Wildlife at The Manchester Golf Club

Presented by wildlife photographer Gordon Yates, Tony Jepson and NEW for 2013 Brian Taylor

Capturing a picture of wildlife can be extraordinarily challenging – hours can be spent just waiting to get that one very special picture and those who are lucky enough to do so are usually first to arrive on the golf course or last to leave, armed with a camera instead of the usual golf equipment!

Wildlife photographer Gordon Yates has contributed a number of images to the golf club archives as has Tony Jepson.

More recently Brian Taylor has been given permission to visit the course and capture some special moments for us all to share. Brian first met with the Head Greenkeeper Mark Jones to ensure that he understood the terrain, that wildlife was not caused distress in any way and that areas of special significance were not disturbed.

Manchester Golf Club would like to thank all of these photographers for their patience and for presenting us with images that many of us are unlikely to see during the average round of golf.

Working to save the Bumblebee

Wedenesday 13th April 2011

Why is the Bumblebee so important?

It is reported that Albert Einstein once said ‘If the Bee disappeared off the surface the the globe, then man would only have 4 years life left. No more bees, no more pollination, no more plants, no more animals, no more man.’

There has been a 15% decline in numbers over the last two years and a 70% decline in Bumblebees over the last 30 years.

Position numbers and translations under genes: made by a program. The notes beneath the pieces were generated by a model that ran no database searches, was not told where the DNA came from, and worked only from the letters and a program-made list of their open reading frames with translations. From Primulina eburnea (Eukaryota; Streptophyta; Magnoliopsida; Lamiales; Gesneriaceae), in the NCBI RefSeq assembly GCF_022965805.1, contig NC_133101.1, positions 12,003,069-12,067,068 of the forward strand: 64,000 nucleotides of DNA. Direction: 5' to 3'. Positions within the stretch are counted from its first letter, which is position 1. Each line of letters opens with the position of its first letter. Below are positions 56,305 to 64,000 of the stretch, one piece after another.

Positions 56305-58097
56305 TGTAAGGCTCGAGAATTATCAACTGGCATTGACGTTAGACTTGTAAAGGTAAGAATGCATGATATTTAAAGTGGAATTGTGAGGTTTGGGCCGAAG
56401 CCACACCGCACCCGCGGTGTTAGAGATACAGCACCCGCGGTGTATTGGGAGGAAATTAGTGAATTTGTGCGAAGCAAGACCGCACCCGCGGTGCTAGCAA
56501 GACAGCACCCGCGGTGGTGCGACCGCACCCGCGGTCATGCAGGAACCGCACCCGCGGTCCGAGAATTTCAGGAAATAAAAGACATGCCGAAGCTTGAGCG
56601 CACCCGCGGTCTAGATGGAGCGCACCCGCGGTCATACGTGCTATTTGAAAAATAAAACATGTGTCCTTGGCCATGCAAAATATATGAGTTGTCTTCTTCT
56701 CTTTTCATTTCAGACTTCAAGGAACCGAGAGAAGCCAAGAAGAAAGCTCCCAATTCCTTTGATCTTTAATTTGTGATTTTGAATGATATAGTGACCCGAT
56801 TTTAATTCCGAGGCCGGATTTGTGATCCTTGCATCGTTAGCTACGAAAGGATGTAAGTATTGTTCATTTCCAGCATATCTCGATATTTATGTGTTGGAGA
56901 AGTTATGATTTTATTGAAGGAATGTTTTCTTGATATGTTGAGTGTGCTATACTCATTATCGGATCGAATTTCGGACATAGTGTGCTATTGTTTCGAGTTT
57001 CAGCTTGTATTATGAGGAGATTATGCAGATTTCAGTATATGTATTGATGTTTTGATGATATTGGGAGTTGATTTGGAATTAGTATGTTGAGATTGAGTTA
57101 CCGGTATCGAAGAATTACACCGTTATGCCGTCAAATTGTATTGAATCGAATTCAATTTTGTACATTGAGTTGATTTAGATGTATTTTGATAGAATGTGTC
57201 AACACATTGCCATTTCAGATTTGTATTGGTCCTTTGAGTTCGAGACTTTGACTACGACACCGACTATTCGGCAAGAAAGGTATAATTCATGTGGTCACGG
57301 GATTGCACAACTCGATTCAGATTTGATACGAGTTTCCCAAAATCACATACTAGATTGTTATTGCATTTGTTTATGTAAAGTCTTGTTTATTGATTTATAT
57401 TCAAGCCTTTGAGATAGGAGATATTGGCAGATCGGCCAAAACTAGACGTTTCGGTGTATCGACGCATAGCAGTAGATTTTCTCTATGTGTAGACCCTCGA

What are we doing?

Mark Jones and his team have purchased bumblebee hives and lodges and each lodge and hive contains a colony of native UK species Bumblebees.

Each colony contains one queen bee and many worker bees, working throughout the year from March through to September. By having hives on site we are helping to increase the number of bumblebees in the future.

What to do if you see a hive

Please keep away from the hives. Bumblebees do not swarn and are not aggressive, however, they can sting.

As always, if stung by a bee or wasp, you may have a more severe reaction than others. If you develop a dry cough, start sneezing or have trouble breathing you should seek medical help immediately – if you are on the golf course please call Golf Reception for assistance.

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A robin basking in the early morning sunlight

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A black-headed gull waddles its way across the fairways

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A brace of pheasants collide!

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Two oystercatchers basking in the early morning light

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The stunning bluebell wood at the side of the 13th green

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Ferns and bluebells side by side in the undergrowth

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Beautiful outlook over the 13th green

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Fieldfare photographed on the course during winter

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Jay photographed on the course in autumn

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The Goldfinch a regular visitor to the course

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Deer during the winter of 2010

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A pheasant captured on the putting green in March 2011

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Foxes can be seen on the course throughout the year

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Bluebells in the woods at the side of the 13th Hole

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